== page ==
I must remember this day when I next plan a stay in my tent, it was certainly worth a bit of discomfort and I got two photos that I have now printed and framed.  Some days out, even if well planed, end up with none, so this was good.

As this is a few days before Christmas, may I wish anyone who reads this a happy Christmas and new year.

Remembrance Day 2018 in Porlock – David

Remembrance Sunday, 11th November at 18.30, Porlock led by our Town Crier Grant Dennis joined with 1000 other communities to commemorate this notable day.  Follow Town Crier link to see the full programme planned for that evening.  A lot had gone on in the day and Melody was back out ringing the church bells, along with many other churches and cathedrals around the country.

To continue the remembrance I have included some more of the songs recorded by the war blinded veterans of St Dunstan’s, now Blind Veterans UK.  These were recorded for Melody in 1985 when she worked with these veterans of The First World War and Second World War.

If you would like to donate to St Dunstan’s please follow this link to – Blind Veterans UK where you will find a DONATE  button at the top of the page.

St Dunstan’s choristers with wartime songs part 2- Melody

More songs by these blind war veterans are available at the bottom of this page.

During the early 1980’s  while  working  at St Dunstan’s Ovingdean I wrote this poem.

St Dunstan’s is a Joy,
Heaven sent, to be sure,
A helping hand to secure.

The stories are many,
Their pain very real,
Yet shining with intensity,
Is their courage,
Their Zeal.

Some days may seem bleak,
This is surely so,
Their eyes see a distant life,
Of long ago.

They feel old limbs,
Once fresh and young,
While agile minds,
See humour carrying them along.

Their brave fight-the battle is won.

 

During my time at St Dunstan’s I was deeply moved by the bravery of those I cared for.  Every day was a challenge yet humour really did carry them along.

One memory I’ll share today was my dancing lessons with Elmer Richards..

Elmer was blinded in the First World War, he had, I remember really soft hands and a beautiful almost porcelain  complexion, with a warm  gentle humorous face.  Elmer liked to dance at the tea dances held in the afternoons.   I’d never learnt to Waltz so watched on.

I remember one day while walking along the promenade from The Brighton Pier to Ovingdean, a walk Elmer liked to do whenever he could.  Elmer decided to teach me to dance, there and then –   he couldn’t see the folk watching as they passed by. I remember laughing as he took hold of me and swirled me into a waltz. Elmer taught me, one two three, one two three, back, to one side then forward, something like that.

Elmer Richards St Dunstans warblind veteran with Melody
Elmer Richards St Dunstans warblind veteran with Melody

On most of our walks along the prom  Elmer  would dance.  I expect people got used to seeing a man with a white stick and hat swirling around a young lady. I remember the day I danced at my first tea dance, in my uniform.  One St Dunstener I remember remarked,” where did you learn to dance? your quite good”.

Elmer also taught me to play bowls which he loved, a great way to spend a rainy day. I remember he brought me a pair of white Daps  in Woolworths. as I’d  said in passing that the walking was wearing out my shoes. Elmer had never heard plimsoles called  Daps. It’s a Somerset saying!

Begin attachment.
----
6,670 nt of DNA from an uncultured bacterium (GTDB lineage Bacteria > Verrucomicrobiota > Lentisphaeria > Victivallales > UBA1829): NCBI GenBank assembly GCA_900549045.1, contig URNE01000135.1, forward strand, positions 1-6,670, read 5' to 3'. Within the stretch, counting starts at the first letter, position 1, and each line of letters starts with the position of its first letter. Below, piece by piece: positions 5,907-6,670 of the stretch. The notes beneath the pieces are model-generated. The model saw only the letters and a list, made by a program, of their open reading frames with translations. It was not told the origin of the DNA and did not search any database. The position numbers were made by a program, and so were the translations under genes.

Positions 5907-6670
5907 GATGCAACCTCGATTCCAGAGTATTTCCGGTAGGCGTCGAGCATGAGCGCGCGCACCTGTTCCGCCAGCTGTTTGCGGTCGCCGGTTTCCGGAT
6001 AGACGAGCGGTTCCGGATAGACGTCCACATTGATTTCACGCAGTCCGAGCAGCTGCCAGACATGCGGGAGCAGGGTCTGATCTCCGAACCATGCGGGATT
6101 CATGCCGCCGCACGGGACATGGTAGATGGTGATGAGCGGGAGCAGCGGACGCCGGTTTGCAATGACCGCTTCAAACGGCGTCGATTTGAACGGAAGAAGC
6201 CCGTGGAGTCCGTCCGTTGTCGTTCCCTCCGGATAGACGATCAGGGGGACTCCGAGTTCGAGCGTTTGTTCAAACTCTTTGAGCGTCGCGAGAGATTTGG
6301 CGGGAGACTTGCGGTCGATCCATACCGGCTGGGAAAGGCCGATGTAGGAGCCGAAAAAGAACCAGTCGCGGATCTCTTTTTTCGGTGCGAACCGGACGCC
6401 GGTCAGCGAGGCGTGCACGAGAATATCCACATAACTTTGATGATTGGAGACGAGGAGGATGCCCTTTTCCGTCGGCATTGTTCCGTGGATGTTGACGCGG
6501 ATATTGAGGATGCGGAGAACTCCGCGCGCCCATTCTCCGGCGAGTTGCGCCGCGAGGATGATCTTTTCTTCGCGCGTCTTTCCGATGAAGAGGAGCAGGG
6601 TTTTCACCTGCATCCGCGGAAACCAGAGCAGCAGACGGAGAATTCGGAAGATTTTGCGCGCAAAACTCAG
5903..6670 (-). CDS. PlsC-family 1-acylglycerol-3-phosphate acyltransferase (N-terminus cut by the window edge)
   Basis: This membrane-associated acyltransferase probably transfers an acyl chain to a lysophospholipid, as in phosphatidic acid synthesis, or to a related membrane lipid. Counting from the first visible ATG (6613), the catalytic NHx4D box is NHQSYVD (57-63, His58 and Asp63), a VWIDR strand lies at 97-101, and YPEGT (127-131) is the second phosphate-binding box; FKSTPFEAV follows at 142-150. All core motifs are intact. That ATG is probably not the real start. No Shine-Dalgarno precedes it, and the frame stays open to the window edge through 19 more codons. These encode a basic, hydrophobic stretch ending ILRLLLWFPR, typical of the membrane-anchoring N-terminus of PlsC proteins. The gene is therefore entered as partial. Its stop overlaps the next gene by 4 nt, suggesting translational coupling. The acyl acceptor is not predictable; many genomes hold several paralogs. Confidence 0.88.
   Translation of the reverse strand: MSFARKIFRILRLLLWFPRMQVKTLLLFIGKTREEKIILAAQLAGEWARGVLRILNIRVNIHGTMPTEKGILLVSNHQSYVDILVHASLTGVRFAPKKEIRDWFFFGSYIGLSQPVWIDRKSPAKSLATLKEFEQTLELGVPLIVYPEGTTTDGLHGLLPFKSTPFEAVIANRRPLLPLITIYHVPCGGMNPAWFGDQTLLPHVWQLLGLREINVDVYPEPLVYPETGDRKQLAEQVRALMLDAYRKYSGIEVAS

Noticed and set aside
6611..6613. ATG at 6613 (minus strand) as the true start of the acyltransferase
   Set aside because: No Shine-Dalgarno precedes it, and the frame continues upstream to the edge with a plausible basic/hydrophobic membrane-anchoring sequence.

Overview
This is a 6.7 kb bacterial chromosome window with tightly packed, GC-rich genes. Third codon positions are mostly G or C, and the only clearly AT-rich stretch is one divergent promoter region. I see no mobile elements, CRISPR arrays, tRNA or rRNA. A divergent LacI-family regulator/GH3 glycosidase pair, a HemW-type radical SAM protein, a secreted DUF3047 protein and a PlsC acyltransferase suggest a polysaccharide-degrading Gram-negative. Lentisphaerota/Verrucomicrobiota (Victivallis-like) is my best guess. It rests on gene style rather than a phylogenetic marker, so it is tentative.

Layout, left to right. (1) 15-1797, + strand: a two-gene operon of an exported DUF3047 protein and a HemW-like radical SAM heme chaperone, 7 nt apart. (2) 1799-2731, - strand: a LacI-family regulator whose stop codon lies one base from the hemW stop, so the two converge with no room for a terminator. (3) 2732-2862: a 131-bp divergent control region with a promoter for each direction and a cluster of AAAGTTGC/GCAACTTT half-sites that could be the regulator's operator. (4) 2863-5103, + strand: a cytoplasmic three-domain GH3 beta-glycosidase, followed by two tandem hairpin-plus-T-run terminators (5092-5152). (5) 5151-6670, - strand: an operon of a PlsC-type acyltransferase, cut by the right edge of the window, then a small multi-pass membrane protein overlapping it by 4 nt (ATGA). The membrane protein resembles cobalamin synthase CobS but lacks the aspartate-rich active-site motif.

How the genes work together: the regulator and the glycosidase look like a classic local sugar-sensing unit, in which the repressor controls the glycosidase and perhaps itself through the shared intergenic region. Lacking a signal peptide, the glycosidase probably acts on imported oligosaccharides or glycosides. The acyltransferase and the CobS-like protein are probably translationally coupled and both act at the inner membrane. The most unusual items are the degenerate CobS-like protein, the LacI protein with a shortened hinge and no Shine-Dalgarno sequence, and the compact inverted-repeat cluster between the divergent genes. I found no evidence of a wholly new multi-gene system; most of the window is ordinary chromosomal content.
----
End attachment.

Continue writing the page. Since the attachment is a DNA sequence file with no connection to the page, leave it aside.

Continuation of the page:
Elmer  loved it when I told him how smart he looked in his  white bowls uniform which he wore for his matches.  Dear Elmer, what a lovely old  friend he was.

If you would like to donate to St Dunstan’s please follow this link to – Blind Veterans UK where you will find a DONATE  button at the top of the page.

 

 

 

 

St Dunstan’s choristers with wartime songs – Melody

One of my most treasured possessions is a tape made for me by my dear friend Harry Wheeler with his friends  35 years ago while working at St Dunstan’s – now Blind Veterans uk.  Harry served in the First World War he loved to sing to me and tell me tales of his time in the trenches.

If you would like to donate to St Dunstan’s please follow this link to – Blind Veterans UK where you will find a DONATE  button at the top of the page.

 

To commemorate 100 years since peace was proclaimed, it seems the right time to share  these songs to honour his and other precious friends service.  I  hope through my memoirs  with St Dunstan’s will also  give  the opportunity for donations.

When I was twenty two my mother, Marie lead a team of 25  looking after the day to day care of the residents of Pearson House.  At the time I was a beauty consultant for Mary Quant, however, in my spare time I enjoyed spending time with the blind folk.  When a full time position came up I applied,  it seems I was  the youngest care assistant ever to be employed.

Being a care assistant  was the best experience of my life, I loved  the first and Second World War veterans, and the young soldiers blinded more recently, their brave humour was always inspirational.

On my first day I was asked for the Braille mirror!!  I was told to go to the information desk to ask for it.. Laughter rang all  around at my  naivety … My first day also involved talking to a blind young soldier.  A face grey and  blue from gunpowder, and wounds where his eyes had been. I think he liked having me to talk to as he was only 19. When I escorted him out to Brighton Pier I remember describing some pretty lace, he brought his Mum a hanky and kindly gave me one too.  I also remember how fiercely he clutched my arm as I walked.  Harry a First World War veteran and other veterans would walk confidently simply holding my elbow gently.

Harry Wheeler, and the other older veterans would  help the newly blind with humour and gentleness. The men all held my hand I remember, for comfort.

I’ve many stories I should love to share to accompany these songs, 55 in total but not all here at this time, starting with songs from the Boer War through the First World War and up to The Second World War

I will be eternally grateful to the men and women who gave me so much for our freedom.